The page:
The human being is created in a state of need. From the moment a human is in its mother's womb, it does not experience any separation from its mother. It cannot perceive any separation. It is one with its mother. It is one with its environment. And when the human being exits the womb, it still views itself as one with its environment. Pain then sets in, the realization of separation sets in, and the environment begins to form the consciousness of the human being and direct the human being. This creates influence. It creates a delusion of separateness, reinforced by culture, that we are a separate entity from the things that surround us, the people that surround us, and the culture that surrounds us.
We forget on a daily basis how we are formed by our friends, by the movies we watch, by a thousand different forces that we remain unaware of, unless we make a decision to become aware of them. God talks about this in the Qur'an. God tells us that we are born in a state of need and that we are in need of a criterion, a furqan, of a delineation between right and wrong. But so often in our society we are fed the delusion of independence. We are fed this delusion that we are a non-contingent being, and we think that we have rational faculties. We think that we are going along in life and making decisions based on our own brain, rather than the influences that surround us.
What I want to talk about today is this state of need and the state of what forms us so that we can begin to make more conscious decisions around what we are and who we become. Independence and the lone self is a myth wearing the false garb of reason and rationality. You do not think for yourself except by effort. You do not change yourself except by action. Your best thinking will get you the same results because of habit and fear. And fear, at least in my life, has proven to be the corrosive thread that shapes all elements of what I do, because I am a human being who is created in a state of need. The other side of need, whether needing my mother's love, sustenance, or anything else, is the fear of losing it. It is inescapable that fear is going to run my life. What this looked like for people 1,400 years ago is very different from what it looks like today. The human being changes and is shaped by what they fear. But we were given the Qur'an, in my opinion, as ultimately an intervention to inform us of this reality that unless we truly take this fear and place it with God, we will be lost. We will be like cattle. Not by our own thinking. Not by our jobs. Not by our friends. We will be like a leaf blowing in the wind unless we truly and continuously strive to fear God.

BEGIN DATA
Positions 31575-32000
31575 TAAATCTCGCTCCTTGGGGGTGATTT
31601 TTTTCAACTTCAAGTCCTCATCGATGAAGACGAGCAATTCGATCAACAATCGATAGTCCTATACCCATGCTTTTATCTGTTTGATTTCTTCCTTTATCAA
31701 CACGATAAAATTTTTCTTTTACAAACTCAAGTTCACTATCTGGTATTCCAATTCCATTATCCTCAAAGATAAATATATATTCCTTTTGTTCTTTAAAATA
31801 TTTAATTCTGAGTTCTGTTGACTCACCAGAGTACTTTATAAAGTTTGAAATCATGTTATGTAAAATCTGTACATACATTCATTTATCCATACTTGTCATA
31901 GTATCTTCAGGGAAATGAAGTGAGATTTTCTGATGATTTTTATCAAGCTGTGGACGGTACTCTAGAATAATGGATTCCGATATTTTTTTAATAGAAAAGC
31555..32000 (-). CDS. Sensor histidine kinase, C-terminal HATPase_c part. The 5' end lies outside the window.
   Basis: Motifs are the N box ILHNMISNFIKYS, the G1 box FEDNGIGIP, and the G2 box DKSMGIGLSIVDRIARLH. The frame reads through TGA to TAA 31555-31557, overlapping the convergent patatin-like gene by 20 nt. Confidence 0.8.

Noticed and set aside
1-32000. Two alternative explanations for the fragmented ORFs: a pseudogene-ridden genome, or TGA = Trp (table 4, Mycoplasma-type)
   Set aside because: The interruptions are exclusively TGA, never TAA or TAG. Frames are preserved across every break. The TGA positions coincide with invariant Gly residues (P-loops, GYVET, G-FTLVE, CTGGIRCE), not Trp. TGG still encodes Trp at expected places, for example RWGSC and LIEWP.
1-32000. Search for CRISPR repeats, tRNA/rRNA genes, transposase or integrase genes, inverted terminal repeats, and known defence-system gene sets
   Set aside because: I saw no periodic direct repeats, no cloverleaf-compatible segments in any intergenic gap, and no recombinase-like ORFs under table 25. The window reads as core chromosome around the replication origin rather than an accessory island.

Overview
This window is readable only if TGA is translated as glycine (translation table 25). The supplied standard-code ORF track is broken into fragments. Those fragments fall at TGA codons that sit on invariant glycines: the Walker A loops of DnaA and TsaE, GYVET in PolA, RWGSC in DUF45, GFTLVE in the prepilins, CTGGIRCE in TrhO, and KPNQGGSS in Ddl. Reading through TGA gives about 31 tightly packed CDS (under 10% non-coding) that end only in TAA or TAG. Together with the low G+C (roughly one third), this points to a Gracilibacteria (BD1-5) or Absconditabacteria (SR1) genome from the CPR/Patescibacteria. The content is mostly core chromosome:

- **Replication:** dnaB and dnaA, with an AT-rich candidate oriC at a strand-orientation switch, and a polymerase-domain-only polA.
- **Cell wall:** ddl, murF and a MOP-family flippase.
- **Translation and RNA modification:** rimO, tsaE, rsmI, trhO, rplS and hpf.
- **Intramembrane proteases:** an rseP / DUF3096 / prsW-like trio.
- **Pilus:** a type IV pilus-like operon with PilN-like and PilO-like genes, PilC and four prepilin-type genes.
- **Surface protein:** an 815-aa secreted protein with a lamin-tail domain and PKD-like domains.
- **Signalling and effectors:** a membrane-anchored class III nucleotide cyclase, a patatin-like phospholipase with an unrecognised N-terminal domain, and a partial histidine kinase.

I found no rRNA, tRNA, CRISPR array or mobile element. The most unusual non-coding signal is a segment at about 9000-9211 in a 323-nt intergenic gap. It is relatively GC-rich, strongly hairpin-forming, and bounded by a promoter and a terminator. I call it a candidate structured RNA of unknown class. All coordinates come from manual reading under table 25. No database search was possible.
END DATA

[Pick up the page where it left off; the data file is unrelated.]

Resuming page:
But what does fearing God mean? Because I can have an idea of what fearing God means in a very performative, superficial way. I can say it. I can pray five times a day. I can perform the rituals, but if the other 98% of my day is governed by the fear of losing a job, of not making enough money, of losing friendships, of being alone, of death, then that becomes my idol. That becomes the center around which I revolve.